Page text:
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[Re: Aircraft Smoking Ban]

Date: 04 Sep 1987 (est.)
Length: 28 pages
TI00451053-TI00451080 [Err]
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Abstract

I would like to take this opportunity to personally thank you for voting the airline smoking ban Your continued efforts and opposition to such moves in the future is greatly appreciated by the entire tobacco industry The facts are all in Smoking on

Fields

Box
5617. Miscellaneous Issue Material
Airline Smoking Ban 88
DOT Appropriations Bill
NYSA numbers
0044 B1793 02C
Type
Letter
Author
Carlisle, Allen
Lowry, J D
Garrison, R D
Sanford, B W
Boman, Stan
Recipient
Gramm, Phil
Bentsen, Lloyd M
Glenn, John H
Kaslch, John R
Metzenbaum
Ford, Robert Q
Akaka, Daniel K
Buechner, John W
Boren, David L
Boren
Nickles, Donald L
Dole, Robert
Nickles, Don
Boren, David
Named Person
Akaka, Daniel K
Boman, Stan
Boren, David L
Carlisle, Allen
Carlisle, Mary A
Durbin
Ford, Q
Hbzenbaum, Howard M
Inhofe, James M
Kimura, Wendell K
Lawton, Chiles
Mary
Nickles, Donald L
Suzuki, Norman H
Woodson, Walter N
Named Organization
Congress
Department Of Transportation
House And Senate
House Budget Committees
House Of Representatives
National Transportation Safety Board
Pilots Association
Senate
Senate Finance And The House Ways And Means Committees
Tobacco Institute
Transportation Safety Board
Thesaurus Term
airplane
legislation
smoking restriction
Congress
Author (Organization)
F. & F. Tobacco Products

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Page 1: TI00451053
F. & F. Tobacco P 'oducts ~ ~ ~ Septet 4 ~ House of Representativ~ /ashi~gton, ~ _2/ Dear Co~g~ss~ B~5t~: " • 1987 I would like to take this opportunity to personally, thank you for voting ~gainst the airline smoking ban. Your continued efforts and opposition to such moves in the future is greatly appreciated by the entire tobacco industry. The facts are all in. Smoking on airlines is already sharply restricted. The current restrictions of separating smokers and non-smokers are satisfactory and reasonable to the majority of all passengers. There is no evidence that smoking on aircraft may pose a "fi~-~-hazard" in the skies. The list of facts goes on and on. The very real concern is the countless number of people that will eventually be forced out of business and out of jobs. When our nations' economy is so sluggish, what do we intend to do with the tobacco farmers, the manufacturers, the distributors and their employees? Have the lawmakers of our country given this any serious thought? It would also be wise to note the tremendous ~mount of revenues generated by the taxes already imposed on our industry. This includes federal and state taxes right down to the state and lohal sales taxes. We both know what a financial strain our state and federal ftlnds are presently .u~d~r. Where can we expect these lost revenues to come from, if not from the already over-burdened, over-taxe~ and over-b=.-nned tobacco industry? When all is said and done, smoking fits into the category of "common ccurtesy", as does a great deal of other areas in our society. Smokers are, generally, courteous. Let's give them the same respect and freedoms we extend to non-smokers. This often leads me to wonder, what will be next? I would ask for your consideration and continued support on any future restrictions regarding smoking and the tobacco industry. Sincerely• • ~,aymond Fickey u~ner RJFIfw T10045-1053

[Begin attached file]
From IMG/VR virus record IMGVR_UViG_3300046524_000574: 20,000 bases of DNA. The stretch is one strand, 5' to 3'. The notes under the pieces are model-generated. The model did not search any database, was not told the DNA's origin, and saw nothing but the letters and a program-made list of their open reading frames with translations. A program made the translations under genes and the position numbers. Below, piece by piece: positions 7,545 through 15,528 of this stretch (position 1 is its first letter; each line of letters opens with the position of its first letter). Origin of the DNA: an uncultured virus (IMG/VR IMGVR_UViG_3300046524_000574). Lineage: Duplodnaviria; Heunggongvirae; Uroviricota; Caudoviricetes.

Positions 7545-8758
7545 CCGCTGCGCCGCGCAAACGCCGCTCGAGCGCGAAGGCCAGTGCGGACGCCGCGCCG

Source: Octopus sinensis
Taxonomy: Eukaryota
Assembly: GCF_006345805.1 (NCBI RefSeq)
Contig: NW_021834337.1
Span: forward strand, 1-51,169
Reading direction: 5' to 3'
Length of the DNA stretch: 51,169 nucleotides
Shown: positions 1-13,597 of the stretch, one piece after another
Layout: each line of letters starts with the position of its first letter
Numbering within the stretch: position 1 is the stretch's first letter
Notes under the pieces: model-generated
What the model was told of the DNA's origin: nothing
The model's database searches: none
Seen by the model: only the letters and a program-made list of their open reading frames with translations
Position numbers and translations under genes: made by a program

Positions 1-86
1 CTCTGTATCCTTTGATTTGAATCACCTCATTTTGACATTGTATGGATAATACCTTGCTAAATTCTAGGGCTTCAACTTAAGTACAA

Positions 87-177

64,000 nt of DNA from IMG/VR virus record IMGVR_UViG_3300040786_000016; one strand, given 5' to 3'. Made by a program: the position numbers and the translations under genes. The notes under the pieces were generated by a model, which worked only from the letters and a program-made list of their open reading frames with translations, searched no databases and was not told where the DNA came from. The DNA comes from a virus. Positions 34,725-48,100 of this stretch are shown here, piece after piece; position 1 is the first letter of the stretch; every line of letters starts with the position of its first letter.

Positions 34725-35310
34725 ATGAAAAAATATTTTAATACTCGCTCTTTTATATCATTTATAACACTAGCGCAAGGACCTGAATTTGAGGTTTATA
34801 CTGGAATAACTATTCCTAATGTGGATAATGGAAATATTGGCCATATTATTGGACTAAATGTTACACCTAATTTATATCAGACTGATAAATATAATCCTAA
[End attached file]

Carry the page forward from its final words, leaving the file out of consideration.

Page 2: TI00451053
505-A W, ~lst Street -- ?'/9-4,188 BRYAN, TEXAS 77B0l September 4, 1987 Senator Phil Gramm, U.S.S. U. S. Senate Washington, DC 20510 Dear Senator Gramm: I would like to take this opportunity to address ~he issue of the ban of smoking on airlines. I am strongly opposed to this ban. Your efforts and opposition to such bans would he greatly appreciated by the entire tobacco industry. The facts are all in. Smoking on airlines is already sharply restricted. The current restrictions of separating smokers and non-smokers.are satisfactory and reasonable to the majority of all passengers. There is no evidence that smoking on aircraft may pose a "fire hazard" in the skies. The list of facts goes on and on. The verylreal concern is the countless number of people that will eventually be force~ out of business and out of jobs. When our nations' economy is so sluggish~ what do we intend to do with the tobacco farmers, the manufacturers, the distributors and their employees? Have the lawmakers of our country given this any serious thought? It would also be wise to note the tremendous amount of revenues generated by the taxes already imposed on our industry. This includes federal and state taxes right down to the state and 16cal sales taxes. We both know what a financial strain our state and federal funds are presently under. Where can we expect these lost revenues to come from, if not from the already over-burdened, over-taxed and over-banned tobacco indust~l? When all is said and done, smoking fits into the category of "common courtesy", as does a great deal of other areas in our society. Smokers are, generally, courteous. Let's give them the same respect and freedoms we extend to non-smokers. This often leads me to wonder, what will ~ next? I would ask for your consideration and continued support on any future restrictions regarding smoking and the tobacco industry. Sincerely RJF/fw T!004~-1054
Page 3: TI00451053